Dan Weiss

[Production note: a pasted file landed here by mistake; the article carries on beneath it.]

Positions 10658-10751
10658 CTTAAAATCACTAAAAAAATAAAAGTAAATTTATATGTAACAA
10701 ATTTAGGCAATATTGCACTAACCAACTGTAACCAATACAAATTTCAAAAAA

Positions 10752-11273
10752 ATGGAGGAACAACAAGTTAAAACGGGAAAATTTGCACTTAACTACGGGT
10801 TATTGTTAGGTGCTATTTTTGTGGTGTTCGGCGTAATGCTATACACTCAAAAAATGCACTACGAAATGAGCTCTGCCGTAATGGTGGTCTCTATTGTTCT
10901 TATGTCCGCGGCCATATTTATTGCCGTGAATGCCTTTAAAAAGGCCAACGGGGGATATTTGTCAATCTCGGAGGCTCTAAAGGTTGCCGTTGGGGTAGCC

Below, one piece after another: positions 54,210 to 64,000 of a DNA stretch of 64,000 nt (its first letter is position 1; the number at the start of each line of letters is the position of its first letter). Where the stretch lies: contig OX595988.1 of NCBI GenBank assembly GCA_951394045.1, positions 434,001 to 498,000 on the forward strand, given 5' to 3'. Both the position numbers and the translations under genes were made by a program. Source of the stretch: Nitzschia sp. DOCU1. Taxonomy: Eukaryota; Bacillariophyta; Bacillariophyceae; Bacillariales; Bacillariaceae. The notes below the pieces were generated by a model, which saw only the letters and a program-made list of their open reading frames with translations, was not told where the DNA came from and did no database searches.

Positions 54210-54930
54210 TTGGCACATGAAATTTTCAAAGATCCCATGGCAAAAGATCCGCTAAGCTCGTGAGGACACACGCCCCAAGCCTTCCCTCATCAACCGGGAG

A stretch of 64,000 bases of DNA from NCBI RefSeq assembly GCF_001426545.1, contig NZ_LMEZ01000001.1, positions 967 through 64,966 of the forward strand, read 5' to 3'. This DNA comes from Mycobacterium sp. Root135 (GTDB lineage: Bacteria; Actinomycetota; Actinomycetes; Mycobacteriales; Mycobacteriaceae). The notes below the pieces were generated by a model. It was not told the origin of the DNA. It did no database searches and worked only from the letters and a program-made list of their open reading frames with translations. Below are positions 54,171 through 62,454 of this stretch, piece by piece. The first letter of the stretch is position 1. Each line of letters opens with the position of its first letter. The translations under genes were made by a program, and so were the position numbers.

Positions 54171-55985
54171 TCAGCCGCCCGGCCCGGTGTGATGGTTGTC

As part of a decades-long national trend towards privatization, local governments have turned to private contractors to provide health care in American prisons and jails. Ostensibly, the driving force behind this phenomenon is a desire to cut costs in an era of expanding prison health care expenditures and contracting governmental revenue streams. Local government officials build the cost-cutting incentive directly into their contracts via fixed-rate payment structures and cost-sharing provisions for off-site emergency treatment. While these contracts encourage cost-reduction, they simultaneously discourage proper oversight; their indemnification clauses render local governments largely immune from financial consequences when contractors deny emergency care to inmates in crisis. The predictable and tragic result of this combination of incentives and disincentives is unnecessary injury and death. A § 1983 lawsuit against the contracting local government, however, could force officials to reform their prison health care contracts-to elevate the goal of quality health care provision to the priority it should be.